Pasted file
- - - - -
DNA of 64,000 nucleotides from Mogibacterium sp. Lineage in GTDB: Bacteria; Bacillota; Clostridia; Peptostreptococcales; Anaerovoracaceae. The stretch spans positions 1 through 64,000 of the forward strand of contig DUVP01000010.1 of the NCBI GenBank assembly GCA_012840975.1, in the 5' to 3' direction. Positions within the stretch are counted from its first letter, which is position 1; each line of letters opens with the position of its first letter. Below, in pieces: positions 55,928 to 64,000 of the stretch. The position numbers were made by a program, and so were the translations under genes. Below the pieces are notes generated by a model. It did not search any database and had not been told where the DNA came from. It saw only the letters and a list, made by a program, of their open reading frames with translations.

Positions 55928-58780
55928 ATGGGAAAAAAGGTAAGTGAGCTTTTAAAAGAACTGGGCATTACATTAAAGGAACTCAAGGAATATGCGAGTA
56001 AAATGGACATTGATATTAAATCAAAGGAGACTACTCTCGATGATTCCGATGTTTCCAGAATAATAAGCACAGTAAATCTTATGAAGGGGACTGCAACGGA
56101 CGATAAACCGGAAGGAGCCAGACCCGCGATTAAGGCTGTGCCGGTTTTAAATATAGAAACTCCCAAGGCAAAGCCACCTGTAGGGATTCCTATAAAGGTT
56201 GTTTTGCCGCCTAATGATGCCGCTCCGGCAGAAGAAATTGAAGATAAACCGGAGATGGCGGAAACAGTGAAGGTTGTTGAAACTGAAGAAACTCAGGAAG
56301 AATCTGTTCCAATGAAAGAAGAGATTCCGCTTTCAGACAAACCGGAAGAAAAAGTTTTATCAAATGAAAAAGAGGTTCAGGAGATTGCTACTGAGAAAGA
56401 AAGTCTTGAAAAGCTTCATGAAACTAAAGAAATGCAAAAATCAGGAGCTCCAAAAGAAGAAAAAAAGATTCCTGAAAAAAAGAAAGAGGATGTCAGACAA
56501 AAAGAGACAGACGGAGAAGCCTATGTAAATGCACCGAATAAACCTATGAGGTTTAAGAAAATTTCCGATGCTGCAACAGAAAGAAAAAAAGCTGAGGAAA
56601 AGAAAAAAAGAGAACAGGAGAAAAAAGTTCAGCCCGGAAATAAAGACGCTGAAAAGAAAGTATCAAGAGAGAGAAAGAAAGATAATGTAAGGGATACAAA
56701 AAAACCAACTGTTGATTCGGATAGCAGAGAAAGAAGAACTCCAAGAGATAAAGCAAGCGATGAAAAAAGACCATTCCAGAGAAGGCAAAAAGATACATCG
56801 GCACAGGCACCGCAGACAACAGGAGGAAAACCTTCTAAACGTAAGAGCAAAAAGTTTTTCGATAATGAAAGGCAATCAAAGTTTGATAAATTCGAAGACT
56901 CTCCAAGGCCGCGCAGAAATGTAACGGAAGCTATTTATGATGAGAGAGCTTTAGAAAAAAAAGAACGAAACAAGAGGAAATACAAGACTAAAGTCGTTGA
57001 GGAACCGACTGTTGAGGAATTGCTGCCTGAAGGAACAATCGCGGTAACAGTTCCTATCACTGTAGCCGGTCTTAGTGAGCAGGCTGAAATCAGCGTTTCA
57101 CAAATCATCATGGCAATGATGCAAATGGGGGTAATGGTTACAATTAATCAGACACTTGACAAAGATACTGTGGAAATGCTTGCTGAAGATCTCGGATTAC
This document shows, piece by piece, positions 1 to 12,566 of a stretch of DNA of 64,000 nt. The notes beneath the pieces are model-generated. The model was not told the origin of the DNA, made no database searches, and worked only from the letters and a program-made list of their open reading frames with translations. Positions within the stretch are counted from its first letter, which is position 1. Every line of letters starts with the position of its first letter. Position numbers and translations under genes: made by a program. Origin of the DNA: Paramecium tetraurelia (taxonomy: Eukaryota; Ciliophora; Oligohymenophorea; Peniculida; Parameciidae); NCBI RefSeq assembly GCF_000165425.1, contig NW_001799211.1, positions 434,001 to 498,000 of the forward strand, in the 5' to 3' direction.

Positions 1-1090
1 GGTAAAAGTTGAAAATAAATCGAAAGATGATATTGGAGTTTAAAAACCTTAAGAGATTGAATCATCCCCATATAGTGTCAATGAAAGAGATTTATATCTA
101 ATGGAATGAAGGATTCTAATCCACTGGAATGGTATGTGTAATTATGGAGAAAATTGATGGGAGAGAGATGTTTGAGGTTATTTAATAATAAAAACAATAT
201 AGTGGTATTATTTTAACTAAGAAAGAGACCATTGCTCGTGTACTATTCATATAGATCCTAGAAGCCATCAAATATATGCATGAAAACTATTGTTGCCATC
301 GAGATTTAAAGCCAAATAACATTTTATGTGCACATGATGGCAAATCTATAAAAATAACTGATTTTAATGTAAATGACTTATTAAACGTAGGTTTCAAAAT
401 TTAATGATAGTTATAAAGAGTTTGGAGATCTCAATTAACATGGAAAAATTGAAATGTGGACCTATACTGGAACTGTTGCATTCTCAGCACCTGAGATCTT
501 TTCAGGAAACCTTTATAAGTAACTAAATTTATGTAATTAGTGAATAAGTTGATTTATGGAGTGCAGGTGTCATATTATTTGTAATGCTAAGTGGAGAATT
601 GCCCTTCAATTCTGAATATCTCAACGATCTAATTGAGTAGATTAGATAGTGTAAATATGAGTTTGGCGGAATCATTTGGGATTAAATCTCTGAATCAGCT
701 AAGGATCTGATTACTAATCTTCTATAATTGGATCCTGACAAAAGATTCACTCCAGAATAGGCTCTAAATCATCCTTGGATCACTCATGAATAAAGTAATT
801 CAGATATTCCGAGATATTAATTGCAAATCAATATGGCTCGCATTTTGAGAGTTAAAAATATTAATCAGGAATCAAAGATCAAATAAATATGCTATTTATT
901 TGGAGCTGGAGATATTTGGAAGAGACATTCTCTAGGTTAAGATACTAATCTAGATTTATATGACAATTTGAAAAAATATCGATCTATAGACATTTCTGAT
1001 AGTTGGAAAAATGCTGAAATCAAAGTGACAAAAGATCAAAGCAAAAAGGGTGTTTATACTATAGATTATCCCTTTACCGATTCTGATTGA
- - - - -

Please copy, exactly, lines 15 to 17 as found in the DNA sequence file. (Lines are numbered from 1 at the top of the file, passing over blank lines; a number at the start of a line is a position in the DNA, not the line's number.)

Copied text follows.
57101 CAAATCATCATGGCAATGATGCAAATGGGGGTAATGGTTACAATTAATCAGACACTTGACAAAGATACTGTGGAAATGCTTGCTGAAGATCTCGGATTAC
This document shows, piece by piece, positions 1 to 12,566 of a stretch of DNA of 64,000 nt. The notes beneath the pieces are model-generated. The model was not told the origin of the DNA, made no database searches, and worked only from the letters and a program-made list of their open reading frames with translations. Positions within the stretch are counted from its first letter, which is position 1. Every line of letters starts with the position of its first letter. Position numbers and translations under genes: made by a program. Origin of the DNA: Paramecium tetraurelia (taxonomy: Eukaryota; Ciliophora; Oligohymenophorea; Peniculida; Parameciidae); NCBI RefSeq assembly GCF_000165425.1, contig NW_001799211.1, positions 434,001 to 498,000 of the forward strand, in the 5' to 3' direction.

Positions 1-1090